With just a fifth of the state's precincts left to go in Minnesota's Senate recount, supporters of Democrat Al Franken and Republican Norm Coleman remain in the hunt for ballots that could tip the balance to their candidate.
Tensions rose on Monday at sites where ballots were getting a second look, with the campaigns each accusing the other of running up the challenges.
In Ramsey County, volunteers for both Franken and Coleman were flagging ballots with hard-to-find stray pen marks for review by the state Canvassing Board. County Elections Manager Joe Mansky had to flip a few of them over more than once just to find the offending mark.
"We just had some people who were inclined to challenge just about everything," Mansky said.
Coleman led Franken by 215 votes before the recount. Through Monday, the margin was 172, a comparison made possible because counties are reporting recount numbers that compare directly with their precincts' Nov. 4 results.
Those numbers are expected to shift daily until the counties complete their work. And the final outcome will likely rest on the 2,801 ballot challenges filed by the two campaigns, due to be taken up by the Canvassing Board Dec. 16.
Meanwhile, Franken's campaign sounded alarms over discrepancies in the number of ballots that registered on Nov. 4 versus the number tallied during the recount. They sought the secretary of state's help in investigating reports of "missing" ballots.
"For a hand count of ballots to be accurate, all ballots counted must be made available for review," Franken attorney David Lillehaug said in a letter to Secretary of State Mark Ritchie.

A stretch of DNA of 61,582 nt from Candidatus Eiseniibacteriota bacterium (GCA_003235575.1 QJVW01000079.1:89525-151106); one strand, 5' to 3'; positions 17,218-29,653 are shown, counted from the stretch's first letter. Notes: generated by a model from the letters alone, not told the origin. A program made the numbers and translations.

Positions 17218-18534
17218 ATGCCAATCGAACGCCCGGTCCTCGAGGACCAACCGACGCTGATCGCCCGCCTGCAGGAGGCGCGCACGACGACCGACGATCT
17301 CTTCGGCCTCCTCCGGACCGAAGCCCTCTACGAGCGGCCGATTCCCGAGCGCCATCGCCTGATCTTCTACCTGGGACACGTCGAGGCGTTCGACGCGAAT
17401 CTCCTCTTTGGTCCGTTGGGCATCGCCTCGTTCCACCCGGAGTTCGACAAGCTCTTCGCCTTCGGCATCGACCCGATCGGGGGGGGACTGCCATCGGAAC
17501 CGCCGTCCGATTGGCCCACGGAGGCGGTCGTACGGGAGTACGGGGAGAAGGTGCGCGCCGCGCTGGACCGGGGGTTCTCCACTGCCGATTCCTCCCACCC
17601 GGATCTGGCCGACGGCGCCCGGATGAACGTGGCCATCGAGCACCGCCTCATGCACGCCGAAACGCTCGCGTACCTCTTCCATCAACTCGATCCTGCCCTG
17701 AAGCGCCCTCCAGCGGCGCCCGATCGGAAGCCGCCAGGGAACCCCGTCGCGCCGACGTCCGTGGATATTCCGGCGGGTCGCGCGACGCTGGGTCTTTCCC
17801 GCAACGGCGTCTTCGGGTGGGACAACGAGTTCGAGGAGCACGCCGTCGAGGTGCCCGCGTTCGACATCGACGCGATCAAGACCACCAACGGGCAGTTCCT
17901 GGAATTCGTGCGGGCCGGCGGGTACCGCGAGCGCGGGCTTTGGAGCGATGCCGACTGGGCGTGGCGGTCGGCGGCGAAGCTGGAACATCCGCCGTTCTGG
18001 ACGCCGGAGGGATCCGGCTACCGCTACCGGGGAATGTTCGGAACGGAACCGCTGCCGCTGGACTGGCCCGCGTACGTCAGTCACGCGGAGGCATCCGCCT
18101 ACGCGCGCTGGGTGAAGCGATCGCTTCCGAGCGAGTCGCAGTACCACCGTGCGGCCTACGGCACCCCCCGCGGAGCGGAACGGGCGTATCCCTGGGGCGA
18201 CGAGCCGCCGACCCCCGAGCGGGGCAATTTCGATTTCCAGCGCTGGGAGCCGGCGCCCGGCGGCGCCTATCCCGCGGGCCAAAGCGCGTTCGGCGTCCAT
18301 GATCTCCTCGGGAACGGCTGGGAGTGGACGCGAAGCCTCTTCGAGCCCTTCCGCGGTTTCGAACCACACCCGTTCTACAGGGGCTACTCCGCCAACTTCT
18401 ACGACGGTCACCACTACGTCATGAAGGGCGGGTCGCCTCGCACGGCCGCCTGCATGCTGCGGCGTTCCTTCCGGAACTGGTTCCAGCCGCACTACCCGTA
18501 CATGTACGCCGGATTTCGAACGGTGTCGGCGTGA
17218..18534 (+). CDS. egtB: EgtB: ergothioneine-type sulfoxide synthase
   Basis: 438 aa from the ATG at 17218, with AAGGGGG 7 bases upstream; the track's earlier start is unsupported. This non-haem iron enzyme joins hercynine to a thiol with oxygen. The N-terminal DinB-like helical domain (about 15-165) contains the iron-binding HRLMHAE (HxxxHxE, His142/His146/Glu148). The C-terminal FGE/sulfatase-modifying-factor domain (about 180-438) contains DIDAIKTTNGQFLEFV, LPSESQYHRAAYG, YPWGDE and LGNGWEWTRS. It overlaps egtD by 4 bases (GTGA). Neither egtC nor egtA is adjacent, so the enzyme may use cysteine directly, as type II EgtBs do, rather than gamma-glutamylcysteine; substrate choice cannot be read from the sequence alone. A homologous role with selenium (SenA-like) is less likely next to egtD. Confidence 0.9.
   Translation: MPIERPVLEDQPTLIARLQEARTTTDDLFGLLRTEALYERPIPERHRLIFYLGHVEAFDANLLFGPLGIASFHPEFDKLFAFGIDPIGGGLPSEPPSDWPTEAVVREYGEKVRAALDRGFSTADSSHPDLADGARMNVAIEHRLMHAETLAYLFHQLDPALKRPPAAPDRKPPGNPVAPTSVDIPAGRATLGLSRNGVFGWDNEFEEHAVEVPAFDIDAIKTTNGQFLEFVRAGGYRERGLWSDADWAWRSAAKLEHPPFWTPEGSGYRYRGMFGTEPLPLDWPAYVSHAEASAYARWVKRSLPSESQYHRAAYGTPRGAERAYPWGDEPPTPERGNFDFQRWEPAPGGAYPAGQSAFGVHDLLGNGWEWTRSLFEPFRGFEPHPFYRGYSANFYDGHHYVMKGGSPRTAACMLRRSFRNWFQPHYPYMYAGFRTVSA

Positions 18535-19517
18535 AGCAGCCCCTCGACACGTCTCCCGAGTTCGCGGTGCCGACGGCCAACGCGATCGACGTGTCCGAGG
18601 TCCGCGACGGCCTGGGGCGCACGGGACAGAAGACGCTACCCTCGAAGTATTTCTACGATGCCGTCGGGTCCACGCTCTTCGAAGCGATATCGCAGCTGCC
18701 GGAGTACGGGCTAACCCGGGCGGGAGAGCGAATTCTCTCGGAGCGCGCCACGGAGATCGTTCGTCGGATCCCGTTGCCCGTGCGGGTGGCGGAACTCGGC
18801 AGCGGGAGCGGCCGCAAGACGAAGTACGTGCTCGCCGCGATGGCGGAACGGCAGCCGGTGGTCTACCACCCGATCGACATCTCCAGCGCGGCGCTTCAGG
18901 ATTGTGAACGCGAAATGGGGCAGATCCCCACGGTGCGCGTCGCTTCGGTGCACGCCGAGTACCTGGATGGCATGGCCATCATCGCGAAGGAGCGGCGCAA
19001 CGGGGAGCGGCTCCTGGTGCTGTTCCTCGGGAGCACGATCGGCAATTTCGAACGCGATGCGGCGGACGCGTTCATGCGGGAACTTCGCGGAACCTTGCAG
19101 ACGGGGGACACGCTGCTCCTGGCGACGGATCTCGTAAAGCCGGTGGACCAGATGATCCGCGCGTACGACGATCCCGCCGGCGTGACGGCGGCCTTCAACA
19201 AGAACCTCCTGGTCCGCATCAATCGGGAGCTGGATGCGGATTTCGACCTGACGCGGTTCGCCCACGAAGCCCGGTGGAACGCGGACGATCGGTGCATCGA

Lillehaug continued, "In an election this close, and with accuracy and transparency paramount, these differences are a serious matter."
Deputy Secretary of State Jim Gelbmann said his office was reviewing Franken's letter but had not yet had a chance to consider all the implications.
The final result has implications beyond Minnesota. Depending on another undecided contest in Georgia, the Minnesota outcome could determine whether Democrats attain a 60-seat majority that would enable them to overcome Republican filibusters.
As of Monday evening, 2.1 million of nearly 2.9 million ballots had been recounted and 64 of 87 counties were done. Elections in the state are done on paper ballots fed into scanners; those ballots are now being recounted by hand.
It's difficult to say exactly where the race stands because both campaigns have challenged hundreds of ballots. Unless the campaigns withdraw their challenges, they will be decided by the Canvassing Board.